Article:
Adoration and Ordination

David Oatney Blog: Life at 25, Diocese of Knoxville, Priesthood, Vocations

Eucharistic Flash MobYesterday, I had the great honor to be on Market Square for a public adoration of the Blessed Sacrament with many of our active young people from around the Diocese of Knoxville. This adoration took the form of a Eucharistic “flash mob,” whose members came as ordinary people milling about the square, with only the news of what was going to happen spreading by word of mouth in the days and weeks leading up to the event. Jesus, Our Eucharistic Lord, visited Market Square. For some of the people there, we believe it might even have been the first time they have seen Jesus in the Blessed Sacrament. In our procession  out of the square, some people stopped my fellow confrere in diaconate formation, Don Griffith, and asked for a card about the Blessed Sacrament that some of us who knew about the flash mob ahead of time were helping to distribute. I couldn’t help but notice that there were indeed some “random people” who noticed exactly what we were doing and stopped and took the time to adore Our Lord. Afterwords, we had about an hour’s worth of further adoration, and then Eucharistic Benediction, where we said the Divine Praises together, and concluded with a verse of Holy God We Praise Thy Name.

So I exhort the elders among you, as a fellow elder and a witness of the sufferings of Christ as well as a partaker in the glory that is to be revealed. Tend the flock of God that is your charge, not by constraint but willingly, not for shameful gain but eagerly, not as domineering over those in your charge but being examples to the flock. And when the chief Shepherd is manifested you will obtain the unfading crown of glory.1 Peter 5:1-4.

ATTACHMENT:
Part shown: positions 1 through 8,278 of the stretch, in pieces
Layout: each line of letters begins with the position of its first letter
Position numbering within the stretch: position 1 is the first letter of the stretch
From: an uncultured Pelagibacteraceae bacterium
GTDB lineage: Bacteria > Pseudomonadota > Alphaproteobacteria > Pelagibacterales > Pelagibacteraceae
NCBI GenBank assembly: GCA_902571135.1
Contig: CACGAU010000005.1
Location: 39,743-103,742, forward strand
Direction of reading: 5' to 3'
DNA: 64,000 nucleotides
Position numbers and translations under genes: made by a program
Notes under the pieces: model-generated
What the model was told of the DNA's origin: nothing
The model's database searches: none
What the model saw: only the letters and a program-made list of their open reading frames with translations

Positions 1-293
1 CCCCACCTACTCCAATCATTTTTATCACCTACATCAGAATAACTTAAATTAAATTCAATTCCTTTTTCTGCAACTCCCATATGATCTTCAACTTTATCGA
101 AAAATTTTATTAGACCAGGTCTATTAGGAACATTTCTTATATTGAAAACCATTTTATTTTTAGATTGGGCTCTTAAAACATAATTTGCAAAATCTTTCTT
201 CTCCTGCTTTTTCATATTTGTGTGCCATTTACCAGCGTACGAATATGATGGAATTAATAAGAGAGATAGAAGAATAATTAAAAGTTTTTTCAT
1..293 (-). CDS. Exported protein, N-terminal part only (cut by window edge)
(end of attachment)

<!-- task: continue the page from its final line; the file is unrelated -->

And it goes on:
Ordination-Group_DOKSlider-553x300_cToday is a historic day for our diocese, as Colin Blatchford, Tony Budnick, Julian Cardona, and Adam Kane have been ordained to the sacred priesthood. Pray for them as they begin their priestly ministries that God will bless them not only with long life and many years of priesthood, but will make them holy priests, and that they will be open to growing in holiness and love of the Lord every day of their lives, because if they are open to this growth in holiness through living lives of prayer, it will be reflected in their ministry to others. We can’t teach others to do and pray and live as Christ would do if we are not doing our very best to imitate Christ ourselves. At the same time, all of the faithful need to pray for Fathers Colin, Tony, Julian, and Adam, as well as for all of our priests. In answering God’s call to the ordained priesthood, they have chosen the path less trod in this life, and I think that they know that it won’t always be easy for them, especially in an age where the priesthood is already maligned. As we are all soldiers in the Lord’s army, they have now joined the ranks of those field generals of Christ’s mercy in the sacramental priesthood, and they will often find themselves in the hottest places of the spiritual battle.

massI was deeply honored to be able to attend the ordination Mass of these new priests (I would be remiss if I did not thank Stephanie Richer, who many of you know for her wonderful photography work for the diocese, who was so kind to give me a lift to both of these events), and attending the ordination really gives you an eye into the blessings of our diocese. I pray that many of you will not consider too much of a “softie” if I admit to you that at a moment during the Litany of the Saints, my eyes filled with tears, partly in gratitude for the lives these men have chosen to lead, and partly due to the realization that, as a candidate for ordination to the permanent diaconate, in about two years, the Litany will be said and I could be among the ordinandi prostrate on the floor. Thank you , Lord, for your many gifts to our diocese, and thank you Father Adam Kane (one of our new priests) for your blessing.

Ad multos annos Fathers! We are praying for you.